I’m alone at home dressing for the play the next day when I hear a knock the front door.
It’s Father. “I hadn’t expected you back so early,” I stammer, surreptitiously glancing towards the clock. Philip Hamilton should be arriving very soon.
Father’s face is exceptionally haggard. He has been this way ever since Mother died, but today the creases in his face are deeper.
“Theo, someone told me he saw you George Eacker yesterday,” he says. “What am I supposed to make of that?”
What on earth—I had thought the meeting was private! How could anyone have seen me with Eacker? Despite my shock I smile briefly in remembrance of the successful peacemaking. Father seizes upon it.
“Don’t tell me you’re seeing him,” he warns. “How long has this been going on? I’ll not have it.”
“Oh, Father,” I say as lightly as possible, “it was nothing important. I’m sure whatever you heard was blown up by exaggerations.”
He frowns, unconvinced. Again I glance towards the clock. It’s five till six. If I can leave the house now I might be able to intercept Hamilton before he comes to the door. If Father sees him he might just blow up, especially right after hearing about me and George Eacker.
Just as I think this I see Father’s eye glance down at my dress. He frowns again. “Going out?”
“To see a play,” I say, taking a step towards the door.
Suddenly Father’s face brightens. “I’ll go with you,” he says. “I need some relaxation after all the drama at work.”
In spite of myself I feel my face flush. “Oh…Father, I would love to go with you, but I—I can’t, not today…I’m…I’m going with someone…” I trail off, helpless to avoid the arriving explosion.
It deeply saddens me to see the short-lived joy disappear off his face as quickly as it appeared. “Who’s going with you?” he says.
I murmur, “Philip Hamilton.”
He flares red to his ears. “Theodosia!”
“And I thought George Eacker was bad,” he says, almost to himself. “What will people say? Of all people you go see a play with the son of Alexander Hamilton? Don’t you know how he has disgraced himself? I have the Reynolds pamphlet right here somewhere, Theo, would you like to read it? Maybe then you’ll think twice about seeing his son.”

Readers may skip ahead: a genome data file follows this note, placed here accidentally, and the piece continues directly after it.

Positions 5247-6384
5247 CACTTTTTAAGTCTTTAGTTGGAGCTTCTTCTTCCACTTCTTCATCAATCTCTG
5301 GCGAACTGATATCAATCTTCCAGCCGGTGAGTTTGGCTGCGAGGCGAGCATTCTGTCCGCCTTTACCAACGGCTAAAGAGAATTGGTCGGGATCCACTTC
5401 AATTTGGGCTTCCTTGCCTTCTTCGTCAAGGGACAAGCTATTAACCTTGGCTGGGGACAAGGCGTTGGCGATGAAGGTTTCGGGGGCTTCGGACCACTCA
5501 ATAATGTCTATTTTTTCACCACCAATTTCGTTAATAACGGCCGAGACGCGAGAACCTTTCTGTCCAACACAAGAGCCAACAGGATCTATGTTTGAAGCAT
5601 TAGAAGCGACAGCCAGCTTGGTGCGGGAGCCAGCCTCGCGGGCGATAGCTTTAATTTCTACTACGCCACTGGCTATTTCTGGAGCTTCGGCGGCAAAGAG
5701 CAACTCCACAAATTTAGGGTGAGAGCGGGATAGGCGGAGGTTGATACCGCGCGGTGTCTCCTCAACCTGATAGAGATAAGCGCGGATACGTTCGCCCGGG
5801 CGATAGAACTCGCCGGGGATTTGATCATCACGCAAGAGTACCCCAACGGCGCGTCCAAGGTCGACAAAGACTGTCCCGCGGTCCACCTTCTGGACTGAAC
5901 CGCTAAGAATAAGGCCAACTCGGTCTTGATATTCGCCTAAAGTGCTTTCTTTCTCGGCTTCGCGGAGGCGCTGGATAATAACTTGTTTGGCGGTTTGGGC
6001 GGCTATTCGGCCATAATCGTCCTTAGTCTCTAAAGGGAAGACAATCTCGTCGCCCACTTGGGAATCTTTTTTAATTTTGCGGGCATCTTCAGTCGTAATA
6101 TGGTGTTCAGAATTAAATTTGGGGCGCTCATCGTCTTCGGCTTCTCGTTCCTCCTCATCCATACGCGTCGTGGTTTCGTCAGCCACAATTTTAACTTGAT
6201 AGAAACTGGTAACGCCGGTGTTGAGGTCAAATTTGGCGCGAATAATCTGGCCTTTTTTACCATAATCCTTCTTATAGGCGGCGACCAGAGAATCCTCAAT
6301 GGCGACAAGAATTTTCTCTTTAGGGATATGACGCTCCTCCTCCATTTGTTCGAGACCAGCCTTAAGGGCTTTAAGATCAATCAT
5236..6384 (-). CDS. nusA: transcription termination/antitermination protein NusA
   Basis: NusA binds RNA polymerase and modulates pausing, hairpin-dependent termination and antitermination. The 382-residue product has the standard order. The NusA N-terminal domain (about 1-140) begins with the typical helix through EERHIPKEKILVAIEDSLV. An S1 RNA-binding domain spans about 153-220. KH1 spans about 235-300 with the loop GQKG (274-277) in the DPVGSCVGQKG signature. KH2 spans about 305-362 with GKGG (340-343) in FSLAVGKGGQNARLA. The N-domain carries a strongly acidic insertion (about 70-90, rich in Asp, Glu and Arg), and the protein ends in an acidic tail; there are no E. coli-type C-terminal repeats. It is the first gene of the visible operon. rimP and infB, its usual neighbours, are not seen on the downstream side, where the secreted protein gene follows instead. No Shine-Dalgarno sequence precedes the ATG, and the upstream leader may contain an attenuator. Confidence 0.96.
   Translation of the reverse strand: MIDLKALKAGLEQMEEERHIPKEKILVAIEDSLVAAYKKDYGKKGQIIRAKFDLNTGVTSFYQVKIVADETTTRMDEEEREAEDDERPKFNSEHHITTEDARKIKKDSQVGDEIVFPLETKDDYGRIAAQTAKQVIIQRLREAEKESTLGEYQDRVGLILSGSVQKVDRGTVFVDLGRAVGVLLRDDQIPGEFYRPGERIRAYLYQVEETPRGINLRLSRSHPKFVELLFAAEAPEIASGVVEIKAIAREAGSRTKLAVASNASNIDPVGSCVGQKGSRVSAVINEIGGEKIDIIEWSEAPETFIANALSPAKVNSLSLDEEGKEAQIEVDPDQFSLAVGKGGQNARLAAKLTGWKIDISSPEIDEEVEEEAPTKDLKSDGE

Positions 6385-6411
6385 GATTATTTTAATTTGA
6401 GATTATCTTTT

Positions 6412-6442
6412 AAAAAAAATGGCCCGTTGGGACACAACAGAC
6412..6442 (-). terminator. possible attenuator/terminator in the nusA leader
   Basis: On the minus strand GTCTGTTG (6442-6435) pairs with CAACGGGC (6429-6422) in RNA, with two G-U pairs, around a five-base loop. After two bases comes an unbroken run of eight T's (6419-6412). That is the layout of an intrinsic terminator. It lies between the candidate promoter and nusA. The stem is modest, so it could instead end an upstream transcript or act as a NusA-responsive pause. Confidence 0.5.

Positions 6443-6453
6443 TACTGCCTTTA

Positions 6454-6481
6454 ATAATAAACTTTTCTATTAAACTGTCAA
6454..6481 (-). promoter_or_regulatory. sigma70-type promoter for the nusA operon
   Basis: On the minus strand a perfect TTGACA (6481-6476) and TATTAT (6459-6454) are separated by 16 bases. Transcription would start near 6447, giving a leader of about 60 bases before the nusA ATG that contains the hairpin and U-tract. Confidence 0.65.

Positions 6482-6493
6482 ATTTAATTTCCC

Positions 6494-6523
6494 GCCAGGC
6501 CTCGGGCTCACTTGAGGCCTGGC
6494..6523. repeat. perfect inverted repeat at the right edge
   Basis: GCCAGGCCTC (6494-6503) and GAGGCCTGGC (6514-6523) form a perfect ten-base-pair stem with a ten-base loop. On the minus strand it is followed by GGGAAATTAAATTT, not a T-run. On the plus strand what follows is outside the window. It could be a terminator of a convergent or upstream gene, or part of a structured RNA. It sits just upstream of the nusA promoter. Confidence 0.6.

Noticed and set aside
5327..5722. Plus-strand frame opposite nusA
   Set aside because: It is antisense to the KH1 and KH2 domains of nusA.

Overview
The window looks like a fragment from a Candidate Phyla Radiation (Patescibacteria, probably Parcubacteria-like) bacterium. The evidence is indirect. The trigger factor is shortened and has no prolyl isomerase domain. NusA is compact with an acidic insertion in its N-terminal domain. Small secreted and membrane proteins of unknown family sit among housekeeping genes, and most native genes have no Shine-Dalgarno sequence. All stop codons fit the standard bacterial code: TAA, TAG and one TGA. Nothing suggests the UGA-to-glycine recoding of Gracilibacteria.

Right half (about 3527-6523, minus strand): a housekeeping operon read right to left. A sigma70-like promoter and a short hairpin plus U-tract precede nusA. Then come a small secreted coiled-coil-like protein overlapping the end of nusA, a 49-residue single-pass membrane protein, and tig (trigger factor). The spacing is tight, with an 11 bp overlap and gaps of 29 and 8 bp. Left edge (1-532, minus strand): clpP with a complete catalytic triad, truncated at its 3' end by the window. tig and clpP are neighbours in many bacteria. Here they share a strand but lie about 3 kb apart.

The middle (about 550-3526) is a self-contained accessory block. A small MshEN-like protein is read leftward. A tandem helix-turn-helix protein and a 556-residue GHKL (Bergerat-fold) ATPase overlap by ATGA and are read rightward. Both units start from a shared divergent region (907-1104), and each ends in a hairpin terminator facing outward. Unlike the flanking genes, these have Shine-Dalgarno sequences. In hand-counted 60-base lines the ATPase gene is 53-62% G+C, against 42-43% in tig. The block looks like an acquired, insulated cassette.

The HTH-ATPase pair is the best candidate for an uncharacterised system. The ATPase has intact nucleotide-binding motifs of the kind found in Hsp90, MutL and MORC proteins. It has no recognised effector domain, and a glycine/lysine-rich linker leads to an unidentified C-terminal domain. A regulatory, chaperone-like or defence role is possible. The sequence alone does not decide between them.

“Father, it’s just a play! And why should a son have to suffer the disgrace of his father?”
“Forget it, Theo. You won’t understand these political matters. I forbid you to go out tonight—”
Three knocks sound on the door, and I catch my breath. With a furtive look back at Father, I reach for the doorknob and open the door.
“Oh,” says Philip Hamilton, as he meets Father’s stony gaze. I take a breath to speak, but the silence between is an eternity.
“Father, this is Mr Philip Hamilton.” I keep my voice as calm and steady as possible. “Mr Hamilton, my father, Senator Aaron Burr.”
Mother would be proud.
I’m impressed at how quickly the young Hamilton recovers from his surprise. He proffers his hand to Father, as he does so cordially saying, “Mr Burr, sir.”
Almost grudgingly Father takes his hand.
“Sir,” says Hamilton, “I’ll have your daughter back before nine.”
I watch him with bated breath.
At last he grunts, but it is at least assent. Elated, I grasp his hands and beam at him. “Thank you, Father!” In a way I have the psychological advantage: I figured out long ago that when I smile a certain way I remind him of Mother.
I may have chosen a wrong moment: a tear appears in Father’s eye and he turns away, clearly embarrassed in front of the both of us. Realising the gravity of the situation I turn to Hamilton and whisper, “Shall we?”
He nods, and we exit the house. But as I shut the door behind me I see Father sink wearily into his armchair, head in his hands as if it hurts. For a moment I remain staring listlessly at the closed door.
“Miss Burr,” says Philip Hamilton, softly.
I snap out of my reverie and look distractedly into his face. Again I’m struck by the vividness of his expression. “I’m sorry,” I whisper. “My father…”
“I understand.” He offers me his arm; I take it and for a moment we walk in silence.
Today’s selection is a bit short because if I added the next bit it’d be abnormally long. I guess you people will just have to wait for next week. I wanted to delve into the relationship between Burr and Theodosia, so here’s my take. There’ll be more OTP moments in the next one, all you fangirls/boys.